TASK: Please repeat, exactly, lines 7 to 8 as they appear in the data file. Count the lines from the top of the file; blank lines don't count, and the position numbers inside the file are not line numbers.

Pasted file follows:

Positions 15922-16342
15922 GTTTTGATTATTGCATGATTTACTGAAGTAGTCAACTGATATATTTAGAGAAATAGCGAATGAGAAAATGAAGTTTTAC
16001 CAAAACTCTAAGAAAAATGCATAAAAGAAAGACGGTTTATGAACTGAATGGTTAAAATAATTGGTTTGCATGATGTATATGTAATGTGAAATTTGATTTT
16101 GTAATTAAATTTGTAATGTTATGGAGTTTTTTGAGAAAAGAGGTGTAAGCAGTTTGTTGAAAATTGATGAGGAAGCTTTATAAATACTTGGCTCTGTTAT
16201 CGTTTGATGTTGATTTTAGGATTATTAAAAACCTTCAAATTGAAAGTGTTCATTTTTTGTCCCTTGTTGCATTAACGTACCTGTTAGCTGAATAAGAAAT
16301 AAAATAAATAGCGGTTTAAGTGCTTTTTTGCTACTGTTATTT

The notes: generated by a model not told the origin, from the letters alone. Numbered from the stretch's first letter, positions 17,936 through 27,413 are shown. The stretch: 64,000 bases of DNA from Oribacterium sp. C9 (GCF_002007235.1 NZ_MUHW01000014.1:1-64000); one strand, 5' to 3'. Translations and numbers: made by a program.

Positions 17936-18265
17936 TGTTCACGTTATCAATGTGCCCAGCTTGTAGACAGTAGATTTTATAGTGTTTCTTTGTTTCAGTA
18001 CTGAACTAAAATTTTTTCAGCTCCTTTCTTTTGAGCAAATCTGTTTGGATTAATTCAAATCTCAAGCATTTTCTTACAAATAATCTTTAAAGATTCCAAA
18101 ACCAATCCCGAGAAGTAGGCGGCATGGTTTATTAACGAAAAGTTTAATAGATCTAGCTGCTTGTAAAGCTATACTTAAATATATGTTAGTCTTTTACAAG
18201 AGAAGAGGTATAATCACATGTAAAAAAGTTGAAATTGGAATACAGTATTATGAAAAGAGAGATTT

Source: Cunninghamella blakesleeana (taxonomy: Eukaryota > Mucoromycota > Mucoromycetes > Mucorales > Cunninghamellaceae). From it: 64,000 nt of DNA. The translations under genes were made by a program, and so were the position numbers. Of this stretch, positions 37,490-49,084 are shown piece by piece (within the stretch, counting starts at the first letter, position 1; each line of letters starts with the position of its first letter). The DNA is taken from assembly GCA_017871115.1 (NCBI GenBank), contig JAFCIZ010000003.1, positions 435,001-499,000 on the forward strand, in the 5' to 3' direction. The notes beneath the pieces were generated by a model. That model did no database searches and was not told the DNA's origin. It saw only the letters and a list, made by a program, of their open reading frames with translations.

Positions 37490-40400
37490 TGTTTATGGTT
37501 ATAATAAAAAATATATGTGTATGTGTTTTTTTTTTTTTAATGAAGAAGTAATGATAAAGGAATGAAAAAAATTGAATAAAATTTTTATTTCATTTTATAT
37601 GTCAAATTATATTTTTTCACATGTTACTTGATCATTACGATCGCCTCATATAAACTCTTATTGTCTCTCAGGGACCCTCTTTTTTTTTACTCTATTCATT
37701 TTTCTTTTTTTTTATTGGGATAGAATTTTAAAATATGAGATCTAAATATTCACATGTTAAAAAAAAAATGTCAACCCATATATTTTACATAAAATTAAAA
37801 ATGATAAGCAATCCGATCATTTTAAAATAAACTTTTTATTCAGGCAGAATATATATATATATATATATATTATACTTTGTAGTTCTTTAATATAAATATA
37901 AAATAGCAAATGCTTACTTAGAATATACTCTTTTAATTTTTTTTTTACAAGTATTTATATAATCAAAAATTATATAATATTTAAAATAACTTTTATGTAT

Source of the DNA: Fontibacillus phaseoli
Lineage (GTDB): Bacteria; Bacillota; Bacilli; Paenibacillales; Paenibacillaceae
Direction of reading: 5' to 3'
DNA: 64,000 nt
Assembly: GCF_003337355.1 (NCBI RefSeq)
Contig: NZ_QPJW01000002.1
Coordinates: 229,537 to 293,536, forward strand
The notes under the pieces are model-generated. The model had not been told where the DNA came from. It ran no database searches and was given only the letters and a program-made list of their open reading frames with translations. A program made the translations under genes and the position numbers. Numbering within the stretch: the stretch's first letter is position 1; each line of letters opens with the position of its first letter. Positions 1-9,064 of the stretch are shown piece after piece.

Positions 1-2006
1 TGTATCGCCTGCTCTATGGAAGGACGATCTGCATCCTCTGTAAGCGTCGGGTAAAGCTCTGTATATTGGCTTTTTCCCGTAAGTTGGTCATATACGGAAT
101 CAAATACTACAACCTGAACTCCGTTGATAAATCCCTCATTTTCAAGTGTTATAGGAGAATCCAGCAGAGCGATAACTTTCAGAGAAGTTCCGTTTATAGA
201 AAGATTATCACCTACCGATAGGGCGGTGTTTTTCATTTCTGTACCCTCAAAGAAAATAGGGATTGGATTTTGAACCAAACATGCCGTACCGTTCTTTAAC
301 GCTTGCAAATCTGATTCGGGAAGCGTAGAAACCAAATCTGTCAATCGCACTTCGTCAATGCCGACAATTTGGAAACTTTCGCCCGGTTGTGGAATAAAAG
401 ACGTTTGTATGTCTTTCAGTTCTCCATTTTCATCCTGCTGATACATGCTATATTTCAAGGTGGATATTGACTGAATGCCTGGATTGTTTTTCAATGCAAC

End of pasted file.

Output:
The notes: generated by a model not told the origin, from the letters alone. Numbered from the stretch's first letter, positions 17,936 through 27,413 are shown. The stretch: 64,000 bases of DNA from Oribacterium sp. C9 (GCF_002007235.1 NZ_MUHW01000014.1:1-64000); one strand, 5' to 3'. Translations and numbers: made by a program.

Positions 17936-18265